I love Balaji Srinivasans’s idea of using a tech tree as a "constantly updated open source map of everything you want to fund, how it interrelates, and what remains to be built. A vision of the definite future that still accommodates uncertainty and creativity."
So I'm building my own.
This post will explain:
- How to read my tech tree (click here to view it)
- Why I invest
- Why my tree prioritizes decentralization, open source, and a "systems citizenry"
- My goals for version 2.0 of the tree
Reading My Tech Tree
Industries and themes (Crypto, A.I, 3D printing etc.) are on the far left. These themes feed into companies and cryptonetworks. Companies and cryptonetworks produce products, platforms, and applications which facilitate long-term desired social outcomes on the far right.
Green boxes represent investments in startups, teal boxes represent donations to nonprofits, yellow boxes represent pending investments that haven't been finalized.
Why I Invest
I invest to help materialize the large-scale social changes I want to happen. I invest to support teams and projects that are aligned with my values and vision for the future.
I invest in non-profits because markets aren't suited for solving all of our society’s problems. Organizations that optimize for social outcomes rather than financial profits are important, too.
Investing is not my primary focus right now, it's simply something I choose to do with spare financial capital.
Why Decentralization Matters
Stafford Beer, a pioneer in the world of cybernetics and operational research, had wise words on the topic of decentralization.
“The polarity between centralization and decentralization—one masquerading as oppression and the other as freedom—is a myth.”- (Fanfare for Freedom)
“No viable organism is either centralized or decentralized. It is both things at once, in different dimensions."- (Cybernetics and Management)
Unfortunately, because of the hype and naive idealism associated with the crypto/web3 industry, many assume that anyone interested in decentralization believes a future with leaderless communities and no centralization will magically lead to utopia. That everything needs to be put on a blockchain.
This is not my position. I’ve been actively seeking areas where excessive centralization creates problems, and conscious decentralization offers specific social benefits. I believe Web3 projects should adopt a careful playbook of progressively decentralizing towards sufficient decentralization.
“ 'Decentralization,’ as it was originally applied to the world of cryptography and blockchain technology, stuck closely to the dictionary definition of the word: “To undergo redistribution or dispersal away from a central location or authority.” – Reclaiming the Term 'Decentralization'
Here are some of the reasons why centralization concerns me.
1. Centralized physical infrastructure creates existential risks.
Decentralizing supply chains, by ensuring that the failure or actions of a single organization or country won’t disrupt them, will make them more resilient. A more decentralized power system that makes use of microgrids can help ensure communities maintain constant access to energy.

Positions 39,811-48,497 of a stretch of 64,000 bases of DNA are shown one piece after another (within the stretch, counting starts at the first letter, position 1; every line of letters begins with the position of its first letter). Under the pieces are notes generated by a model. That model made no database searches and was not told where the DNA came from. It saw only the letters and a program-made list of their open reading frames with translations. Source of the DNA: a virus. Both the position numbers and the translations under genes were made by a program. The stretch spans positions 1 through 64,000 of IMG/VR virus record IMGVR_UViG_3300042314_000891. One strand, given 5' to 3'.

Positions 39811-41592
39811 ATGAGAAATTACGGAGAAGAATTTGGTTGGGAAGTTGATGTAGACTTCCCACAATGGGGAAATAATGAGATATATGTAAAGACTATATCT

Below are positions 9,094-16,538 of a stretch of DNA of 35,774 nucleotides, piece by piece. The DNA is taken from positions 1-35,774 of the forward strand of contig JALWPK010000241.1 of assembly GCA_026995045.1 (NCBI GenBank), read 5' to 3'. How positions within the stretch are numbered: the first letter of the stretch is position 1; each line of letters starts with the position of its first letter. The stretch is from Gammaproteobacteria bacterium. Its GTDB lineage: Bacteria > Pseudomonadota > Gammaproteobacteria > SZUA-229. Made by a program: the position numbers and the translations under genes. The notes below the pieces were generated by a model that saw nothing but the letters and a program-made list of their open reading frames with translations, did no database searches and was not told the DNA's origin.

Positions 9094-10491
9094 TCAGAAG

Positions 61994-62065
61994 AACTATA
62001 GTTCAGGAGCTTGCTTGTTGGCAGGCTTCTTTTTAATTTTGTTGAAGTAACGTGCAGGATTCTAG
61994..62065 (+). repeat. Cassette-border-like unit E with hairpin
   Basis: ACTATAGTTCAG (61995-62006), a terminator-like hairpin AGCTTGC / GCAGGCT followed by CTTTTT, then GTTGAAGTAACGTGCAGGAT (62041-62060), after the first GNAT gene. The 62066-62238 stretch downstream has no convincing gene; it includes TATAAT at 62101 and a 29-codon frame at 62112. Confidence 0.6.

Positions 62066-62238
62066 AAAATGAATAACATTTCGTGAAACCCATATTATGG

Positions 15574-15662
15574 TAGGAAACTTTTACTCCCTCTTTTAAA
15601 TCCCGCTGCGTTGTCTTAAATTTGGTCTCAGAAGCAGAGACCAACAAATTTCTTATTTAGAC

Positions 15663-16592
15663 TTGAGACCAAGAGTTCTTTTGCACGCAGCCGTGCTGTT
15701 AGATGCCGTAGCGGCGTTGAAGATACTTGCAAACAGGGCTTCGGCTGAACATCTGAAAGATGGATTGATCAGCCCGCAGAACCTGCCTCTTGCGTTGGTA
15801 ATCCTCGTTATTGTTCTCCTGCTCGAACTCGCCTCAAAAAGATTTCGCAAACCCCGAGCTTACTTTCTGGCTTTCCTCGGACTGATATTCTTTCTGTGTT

Decentralized protocols and platforms can offer the functionality we've come to rely on but in a more competitive ecosystem that gives entrepreneurs more freedom to create, and users more choices for migration to alternatives.
3. Centralized social networks disrupt the flow of valuable information by censoring or “downgrading” information they don’t approve of.
4. Centralized banking restricts economic freedom.
Decentralized cryptocurrencies offer competition in the market for money, and opportunities for peaceful exit for those who don't want to depend on money provided by central banks.
5. Centralized payment networks restrict financial freedom.
Decentralized protocols for payments and financial infrastructure offer security for those who are being de-platformed or simply not served by legacy payment systems.
Why Open Source Matters
I believe we need to open source as much of our socio-technical infrastructure (software and hardware) as possible. Open source facilitates transparency, collaboration, access to information, and rapid innovation.
Embracing and promoting these qualities in infrastructure will help us build a society with more trust, resiliency, and opportunity for growth.
Linux, Bitcoin, and Ethereum are shining examples of open source’s power to transform society for the better.
Why We Need a Systems Citizenry
The universe is a system of systems. Everything we observe and interact with can be understood as a system.
Systems thinking empowers people to understand the fundamental nature of the world and become effective problem solvers in any domain.
Systems science is especially valuable to me because it can provide standardized formal methodologies to complement intuitive and informal systems thinking. It can help society obtain greater interdisciplinary understanding, better mechanisms for threat detection and adaptation, and improved methods for designing and managing complex systems.
The more systems thinkers and systems scientists we can create and empower, the greater our chances of tackling the complex multi-disciplinary problems facing our species.
Tech Tree Version 2.0
This first iteration of my tech tree leaves much to be desired. I’ll be refining it to include:
- Better design. If you know of a good designer I could hire that would want to work on this, please reach out!
- Greater clarity around how products and applications relate to long-term outcomes
- Links to pages that give more information about each node in the tree
- Information about ideas I’d like to fund in the future
I’d love feedback, so please reach out if you have any thoughts or questions.